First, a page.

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Georgia resident dies from rare brain-eating infection. What we know

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The Gist: A rare and usually fatal brain infection caused by the amoeba Naegleria fowleri has claimed the life of a Georgia resident. The individual likely contracted the infection while swimming in a freshwater lake or pond within the state.

What Happened? The Georgia Department of Public Health confirmed the case of Naegleria fowleri, an amoeba that thrives in warm freshwater environments such as lakes, rivers, ponds, and hot springs.

The amoeba, often referred to as the “brain-eating amoeba,” causes a brain infection known as primary amebic meningoencephalitis (PAM) when water containing the amoeba enters the nose.

The infection cannot be contracted through drinking water or person-to-person contact.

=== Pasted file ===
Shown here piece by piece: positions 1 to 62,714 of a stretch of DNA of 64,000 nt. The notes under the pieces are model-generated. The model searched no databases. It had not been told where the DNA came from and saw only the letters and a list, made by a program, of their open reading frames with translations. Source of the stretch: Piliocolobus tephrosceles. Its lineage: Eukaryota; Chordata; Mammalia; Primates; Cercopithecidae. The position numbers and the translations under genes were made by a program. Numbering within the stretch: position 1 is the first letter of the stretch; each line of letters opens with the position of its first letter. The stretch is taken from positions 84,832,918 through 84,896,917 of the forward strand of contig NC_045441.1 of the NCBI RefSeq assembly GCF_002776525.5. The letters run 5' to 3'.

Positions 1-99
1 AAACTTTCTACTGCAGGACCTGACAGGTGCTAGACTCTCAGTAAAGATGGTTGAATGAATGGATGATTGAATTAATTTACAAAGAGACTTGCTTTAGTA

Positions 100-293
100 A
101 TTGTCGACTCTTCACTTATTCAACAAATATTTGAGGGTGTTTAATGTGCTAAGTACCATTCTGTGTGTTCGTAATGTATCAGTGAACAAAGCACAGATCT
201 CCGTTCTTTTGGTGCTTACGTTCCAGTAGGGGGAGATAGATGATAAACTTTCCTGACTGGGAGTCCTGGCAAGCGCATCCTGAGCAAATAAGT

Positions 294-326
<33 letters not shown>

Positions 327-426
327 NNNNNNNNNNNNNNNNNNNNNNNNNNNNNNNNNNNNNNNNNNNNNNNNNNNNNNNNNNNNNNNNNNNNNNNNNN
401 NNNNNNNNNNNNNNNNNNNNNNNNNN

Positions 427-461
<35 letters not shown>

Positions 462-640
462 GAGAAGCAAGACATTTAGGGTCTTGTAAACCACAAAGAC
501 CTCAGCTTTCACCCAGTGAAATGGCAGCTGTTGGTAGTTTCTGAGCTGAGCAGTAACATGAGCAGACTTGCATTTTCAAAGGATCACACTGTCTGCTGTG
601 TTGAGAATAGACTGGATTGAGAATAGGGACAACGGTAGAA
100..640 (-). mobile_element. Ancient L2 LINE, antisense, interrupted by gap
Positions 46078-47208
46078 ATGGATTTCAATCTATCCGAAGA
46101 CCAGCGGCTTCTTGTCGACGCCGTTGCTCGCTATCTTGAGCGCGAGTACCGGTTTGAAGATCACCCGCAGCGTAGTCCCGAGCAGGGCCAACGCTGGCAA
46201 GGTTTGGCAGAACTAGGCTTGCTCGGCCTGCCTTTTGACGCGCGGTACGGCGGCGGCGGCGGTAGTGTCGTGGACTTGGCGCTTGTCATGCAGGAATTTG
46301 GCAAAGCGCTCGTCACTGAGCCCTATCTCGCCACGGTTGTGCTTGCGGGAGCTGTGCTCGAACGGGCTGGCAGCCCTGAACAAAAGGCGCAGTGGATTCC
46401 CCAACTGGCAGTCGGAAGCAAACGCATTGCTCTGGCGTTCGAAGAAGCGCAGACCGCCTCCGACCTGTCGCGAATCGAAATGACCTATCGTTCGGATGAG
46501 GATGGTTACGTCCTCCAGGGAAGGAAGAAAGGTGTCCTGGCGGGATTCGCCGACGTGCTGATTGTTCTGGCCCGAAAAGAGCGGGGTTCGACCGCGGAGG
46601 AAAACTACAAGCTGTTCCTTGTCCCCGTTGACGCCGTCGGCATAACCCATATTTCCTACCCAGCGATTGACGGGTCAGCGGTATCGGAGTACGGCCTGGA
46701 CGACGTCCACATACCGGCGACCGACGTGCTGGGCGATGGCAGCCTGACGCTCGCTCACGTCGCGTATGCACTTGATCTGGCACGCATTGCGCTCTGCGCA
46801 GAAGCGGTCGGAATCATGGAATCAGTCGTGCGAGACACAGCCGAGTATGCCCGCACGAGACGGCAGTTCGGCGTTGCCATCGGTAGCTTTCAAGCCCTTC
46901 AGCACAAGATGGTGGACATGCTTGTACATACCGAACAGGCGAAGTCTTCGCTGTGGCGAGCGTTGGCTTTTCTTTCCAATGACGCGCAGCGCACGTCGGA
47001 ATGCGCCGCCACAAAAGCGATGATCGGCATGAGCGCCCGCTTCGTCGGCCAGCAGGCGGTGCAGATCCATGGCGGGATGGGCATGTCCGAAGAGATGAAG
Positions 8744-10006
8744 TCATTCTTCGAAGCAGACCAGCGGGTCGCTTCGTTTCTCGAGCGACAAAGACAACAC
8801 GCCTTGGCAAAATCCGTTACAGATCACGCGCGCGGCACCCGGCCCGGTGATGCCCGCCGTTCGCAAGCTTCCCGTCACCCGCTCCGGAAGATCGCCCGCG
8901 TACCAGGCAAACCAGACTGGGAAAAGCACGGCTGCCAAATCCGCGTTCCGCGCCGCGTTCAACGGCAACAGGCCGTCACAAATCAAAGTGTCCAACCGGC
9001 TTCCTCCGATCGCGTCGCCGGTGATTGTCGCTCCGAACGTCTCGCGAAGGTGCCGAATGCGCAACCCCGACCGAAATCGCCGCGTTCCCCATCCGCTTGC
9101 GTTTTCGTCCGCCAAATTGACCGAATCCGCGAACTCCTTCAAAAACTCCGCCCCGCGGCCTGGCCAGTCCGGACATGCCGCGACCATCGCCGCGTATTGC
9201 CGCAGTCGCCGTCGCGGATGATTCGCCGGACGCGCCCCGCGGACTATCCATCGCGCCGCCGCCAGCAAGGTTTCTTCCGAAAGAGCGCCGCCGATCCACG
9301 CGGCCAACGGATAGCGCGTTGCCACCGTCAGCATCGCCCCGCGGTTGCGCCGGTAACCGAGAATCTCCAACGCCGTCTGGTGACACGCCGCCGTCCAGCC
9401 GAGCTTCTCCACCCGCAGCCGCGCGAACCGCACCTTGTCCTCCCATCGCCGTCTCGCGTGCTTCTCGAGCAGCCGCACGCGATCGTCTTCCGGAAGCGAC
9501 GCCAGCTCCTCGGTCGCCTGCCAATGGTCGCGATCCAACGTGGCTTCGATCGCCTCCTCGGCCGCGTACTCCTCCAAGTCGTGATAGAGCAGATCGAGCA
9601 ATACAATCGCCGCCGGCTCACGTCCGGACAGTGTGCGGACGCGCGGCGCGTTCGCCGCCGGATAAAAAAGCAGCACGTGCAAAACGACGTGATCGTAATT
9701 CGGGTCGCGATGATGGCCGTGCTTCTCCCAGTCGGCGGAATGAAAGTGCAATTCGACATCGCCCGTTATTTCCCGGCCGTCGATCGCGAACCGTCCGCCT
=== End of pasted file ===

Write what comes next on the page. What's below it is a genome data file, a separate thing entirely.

By The Numbers:

  • Naegleria fowleri infections are extremely rare, with only about 3 cases reported in the United States each year.
  • The infection typically leads to severe symptoms such as headache, fever, nausea, vomiting, stiff neck, seizures, and coma within 1 to 12 days of exposure.
  • The disease progresses rapidly once symptoms appear, often causing death within about 5 days.
  • This is the 6th reported case of Naegleria fowleri infection in Georgia since 1962.

Why It Matters: While the risk of infection is low, the presence of Naegleria fowleri in freshwater bodies serves as a reminder for individuals to exercise caution when swimming or participating in water activities, especially during the summer months. The amoeba is naturally occurring and cannot be controlled or routinely tested for in bodies of water.

What’s Next? The Georgia Department of Public Health urges recreational water users to take precautions to reduce the risk of infection. These include avoiding jumping or diving into warm freshwater bodies, keeping the head above water or using nose clips, and avoiding stirring up sediment in shallow, warm freshwater where the amoeba is more likely to reside.

The health department did not disclose any personal information about the victim or the specific location of exposure due to confidentiality reasons.

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